His comment struck me in a way that I’ve never forgotten. I just felt so deeply connected to the sentiment because I had been one of those people, so busy trying to share or record experiences that I wasn’t actually present for them.

You see, I’m sentimental and I enjoy a bit of nostalgia. I love pictures and videos because I enjoy looking back on the archives of my life and reflecting on the changes that have occurred since then. Pictures and videos are these frozen moments in time that allow us to relive a more muted version of an experience, so there is definitely value in capturing those experiences.

But it's also important to be intentional about how much of the moment you capture. Influencer culture dictates that you must share the ins and outs of your life, from the mundane to the exciting. But if you’re not careful, you can end up trading your REAL life for REEL life.

I had a great conversation with Rebekah Poe (formerly Lessons and Lattes) on the podcast a while back and we talked about how pervasive the “everything is content” idea is in influencer culture. In her interview, she shared that she was consumed by the chase for vanity metrics and how she was living life through her phone. Ultimately though, Rebekah said that falling back on her core values, snapped her out of her need to constantly produce so she could show up with more joy in her real life.

The conversation with Rebekah reminded me of how important it is to know yourself and what matters most to you so that you can stay grounded and present. It also made me think back to my own social media presence. I mentioned earlier just how much I’ve struggled to make the Instagram algorithm happy. There’s always this running internal critique about how I should post more and how what I post should look or how I need to record more reels if I really want to experience huge growth. But I’m always conflicted when the “shoulds” are met with what I’m willing to do and what feels true to me. It's true that reels might increase my reach and engagement, but if I’m only producing reels because it’s trendy, is it sustainable? Does this content reflect who I am and what I want for my brand?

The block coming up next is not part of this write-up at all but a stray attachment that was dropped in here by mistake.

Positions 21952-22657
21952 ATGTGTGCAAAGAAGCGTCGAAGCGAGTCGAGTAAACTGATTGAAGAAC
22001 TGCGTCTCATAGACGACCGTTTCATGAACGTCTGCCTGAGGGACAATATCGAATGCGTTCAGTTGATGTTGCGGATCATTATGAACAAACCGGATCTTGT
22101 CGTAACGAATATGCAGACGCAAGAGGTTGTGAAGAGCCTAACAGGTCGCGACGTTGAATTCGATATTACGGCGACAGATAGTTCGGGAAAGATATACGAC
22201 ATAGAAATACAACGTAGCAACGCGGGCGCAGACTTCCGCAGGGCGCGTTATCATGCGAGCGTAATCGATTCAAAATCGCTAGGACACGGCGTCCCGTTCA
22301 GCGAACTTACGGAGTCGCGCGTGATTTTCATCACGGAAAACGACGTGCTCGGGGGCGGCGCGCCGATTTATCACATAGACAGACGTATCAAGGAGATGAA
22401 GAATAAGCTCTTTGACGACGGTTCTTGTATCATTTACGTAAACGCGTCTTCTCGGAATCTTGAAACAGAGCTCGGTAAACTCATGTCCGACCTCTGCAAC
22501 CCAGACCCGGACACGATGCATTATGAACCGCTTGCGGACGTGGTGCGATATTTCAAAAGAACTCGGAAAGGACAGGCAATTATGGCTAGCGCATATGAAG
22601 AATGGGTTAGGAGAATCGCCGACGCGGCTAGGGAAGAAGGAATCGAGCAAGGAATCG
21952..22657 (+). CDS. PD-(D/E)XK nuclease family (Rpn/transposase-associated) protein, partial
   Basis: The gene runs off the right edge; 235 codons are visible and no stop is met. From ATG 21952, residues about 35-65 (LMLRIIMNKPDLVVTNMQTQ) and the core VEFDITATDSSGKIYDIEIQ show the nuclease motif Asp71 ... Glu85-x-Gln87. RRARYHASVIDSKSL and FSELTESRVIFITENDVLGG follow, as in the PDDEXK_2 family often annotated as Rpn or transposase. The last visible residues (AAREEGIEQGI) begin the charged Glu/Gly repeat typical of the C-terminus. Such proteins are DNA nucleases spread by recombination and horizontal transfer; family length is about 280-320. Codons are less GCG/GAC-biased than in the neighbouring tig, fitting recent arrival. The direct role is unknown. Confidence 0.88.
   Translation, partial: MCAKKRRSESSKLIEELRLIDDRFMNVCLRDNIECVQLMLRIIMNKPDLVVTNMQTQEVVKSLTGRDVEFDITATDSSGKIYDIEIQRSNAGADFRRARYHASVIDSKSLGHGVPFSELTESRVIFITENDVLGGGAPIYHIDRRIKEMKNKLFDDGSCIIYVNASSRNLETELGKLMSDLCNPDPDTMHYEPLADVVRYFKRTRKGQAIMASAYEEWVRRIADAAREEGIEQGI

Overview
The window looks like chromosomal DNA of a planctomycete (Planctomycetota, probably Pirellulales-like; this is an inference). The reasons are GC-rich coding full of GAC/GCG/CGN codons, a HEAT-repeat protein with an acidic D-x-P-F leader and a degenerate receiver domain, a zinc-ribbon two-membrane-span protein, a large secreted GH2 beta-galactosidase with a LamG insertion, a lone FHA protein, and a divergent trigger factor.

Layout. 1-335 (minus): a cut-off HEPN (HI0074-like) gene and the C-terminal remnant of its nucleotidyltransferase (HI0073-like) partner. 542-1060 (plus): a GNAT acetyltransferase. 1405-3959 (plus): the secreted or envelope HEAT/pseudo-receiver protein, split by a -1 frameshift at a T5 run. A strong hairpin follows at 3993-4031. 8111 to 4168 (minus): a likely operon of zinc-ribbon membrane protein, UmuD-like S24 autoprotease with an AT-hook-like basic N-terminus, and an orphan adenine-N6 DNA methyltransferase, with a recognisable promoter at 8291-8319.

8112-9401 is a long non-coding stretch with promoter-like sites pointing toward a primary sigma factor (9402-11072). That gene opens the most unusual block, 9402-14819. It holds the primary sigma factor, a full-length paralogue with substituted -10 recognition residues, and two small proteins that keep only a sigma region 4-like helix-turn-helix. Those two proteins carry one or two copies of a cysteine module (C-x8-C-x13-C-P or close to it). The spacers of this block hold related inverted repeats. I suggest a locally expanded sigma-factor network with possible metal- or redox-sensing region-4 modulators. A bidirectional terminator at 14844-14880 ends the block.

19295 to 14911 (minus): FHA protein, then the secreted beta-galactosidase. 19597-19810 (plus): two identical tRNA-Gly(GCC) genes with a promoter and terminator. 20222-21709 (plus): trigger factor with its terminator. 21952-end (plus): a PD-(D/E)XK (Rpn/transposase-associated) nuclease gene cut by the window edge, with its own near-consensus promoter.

Over the past couple of years, I’ve decided to be more intentional about my REAL life. Rather than pull my phone out at every turn, I’ve decided to soak in moments with my senses. In some experiences, I leave not having taken a single photo, knowing that even photos and videos don’t replicate the exact moment anyway. I also decided that showing up for social media has to be done based on my values and what is organic and sustainable for me.

Nothing is wrong with commemorating a moment or an experience. I just think it’s important to remember not to get so caught up in capturing the moment that you sacrifice your presence.

As a millennial, I’m always hearing about how we and the generations after us are “always on our phones.” We’re criticized for our lack of communication skills and for our obsession with social media. And by and large, it’s true. Our communication skills, to some degree, have deteriorated and social media, as evidenced by this podcast episode, rules the day. We aren’t truly “visible” if we aren’t sharing the picture-perfect moments of our lives on someone’s feed - at least that’s the underlying message.